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Gay Diplomats Say State Department Is Failing Their Families

“If we're going to stand up for LGBT rights around the world we need to stand up for our own American diplomats and their families,” an LGBT employee organization leader says.

Posted on April 16, 2015, at 4:43 p.m. ET

Secretary John Kerry (right) watches as Special Envoy for LGBT Rights Randy Berry (left) addresses a reception in his honor at the State Department.
J. Lester Feder/BuzzFeed News

Secretary John Kerry (right) watches as Special Envoy for LGBT Rights Randy Berry (left) addresses a reception in his honor at the State Department.

WASHINGTON — Multiple LGBT foreign service officers said in interviews with BuzzFeed News that they have had their careers upended because of how the U.S. State Department handles overseas placements for employees in same-sex relationships.

Beginning with a 2009 decree from Secretary of State Hillary Clinton, the Obama administration has taken steps to do away with long-standing policies that excluded same-sex partners of diplomats from benefits like diplomatic passports and being counted as family members in calculating diplomats' housing allowance. The Obama administration also has appointed a record number of out gay ambassadors and named a married gay man to the new post of special envoy for LGBT rights earlier this year.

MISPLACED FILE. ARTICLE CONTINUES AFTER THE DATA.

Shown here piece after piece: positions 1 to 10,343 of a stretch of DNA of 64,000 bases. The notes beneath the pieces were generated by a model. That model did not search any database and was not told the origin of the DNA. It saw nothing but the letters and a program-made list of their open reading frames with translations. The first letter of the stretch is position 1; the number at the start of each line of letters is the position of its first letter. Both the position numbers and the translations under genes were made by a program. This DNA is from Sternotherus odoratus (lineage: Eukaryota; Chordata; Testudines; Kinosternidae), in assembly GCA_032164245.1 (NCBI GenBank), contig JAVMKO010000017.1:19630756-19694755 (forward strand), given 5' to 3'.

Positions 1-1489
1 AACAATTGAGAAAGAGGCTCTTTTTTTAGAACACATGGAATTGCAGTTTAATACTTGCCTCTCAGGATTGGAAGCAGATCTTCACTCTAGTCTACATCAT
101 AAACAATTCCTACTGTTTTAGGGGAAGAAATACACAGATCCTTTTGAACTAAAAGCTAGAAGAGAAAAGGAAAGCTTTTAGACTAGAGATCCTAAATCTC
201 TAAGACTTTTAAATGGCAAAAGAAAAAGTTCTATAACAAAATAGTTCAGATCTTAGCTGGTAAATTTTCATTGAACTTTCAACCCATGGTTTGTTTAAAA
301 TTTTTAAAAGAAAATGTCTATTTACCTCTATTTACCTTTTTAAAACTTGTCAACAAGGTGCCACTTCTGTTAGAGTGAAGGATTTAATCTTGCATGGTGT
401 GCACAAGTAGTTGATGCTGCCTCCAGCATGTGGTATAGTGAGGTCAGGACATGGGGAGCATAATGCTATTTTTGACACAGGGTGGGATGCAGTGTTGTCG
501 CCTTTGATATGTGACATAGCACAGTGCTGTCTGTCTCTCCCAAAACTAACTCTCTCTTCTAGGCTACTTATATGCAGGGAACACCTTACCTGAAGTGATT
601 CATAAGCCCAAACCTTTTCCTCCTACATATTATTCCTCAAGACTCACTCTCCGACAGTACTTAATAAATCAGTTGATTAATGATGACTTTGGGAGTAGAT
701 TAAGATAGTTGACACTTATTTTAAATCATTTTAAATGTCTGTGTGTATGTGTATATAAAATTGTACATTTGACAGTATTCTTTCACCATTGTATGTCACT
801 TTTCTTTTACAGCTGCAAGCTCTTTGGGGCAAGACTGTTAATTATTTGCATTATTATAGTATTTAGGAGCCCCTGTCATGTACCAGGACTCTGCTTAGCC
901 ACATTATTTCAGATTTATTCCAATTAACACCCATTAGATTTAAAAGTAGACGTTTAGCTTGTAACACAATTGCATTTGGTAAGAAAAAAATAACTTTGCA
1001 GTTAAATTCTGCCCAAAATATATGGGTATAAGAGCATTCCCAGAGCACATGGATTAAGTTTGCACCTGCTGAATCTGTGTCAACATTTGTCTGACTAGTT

But, for many career staff, the department has not leaned hard enough on other countries to allow gay and lesbian diplomats to bring their families with them to overseas posts. Instead, they find they are sometimes shifted to less desirable posts in order to avoid conflict over their partner's status or told the U.S. government will not help them bring their family members into a country that doesn't recognize their relationship.

"I wish I could say there was progress, but the fact is, more and more countries are saying no to our families, and each year we find ourselves with fewer career options," said Selim Ariturk, president of the organization representing LGBT employees at the State Department known as GLIFAA. Ariturk said GLIFAA had received complaints on average from at least one LGBT employee every quarter over the past few years. The department's handling of these situations not only raised questions of fairness within the organization, Ariturk said, but also the depth of the U.S. government's commitment to defending LGBT rights.

"If we don't stand up for our own LGBT families, all the homophobic countries will pick up on that signal — and they have," Ariturk said. "If we're going to stand up for LGBT rights around the world, we need to stand up for our own American diplomats and their families."

Deputy Assistant Secretary of State for the Bureau of Human Resources Phil Lussier strongly disagreed that the department wasn't adequately supporting its LGBT employees during an interview with BuzzFeed News.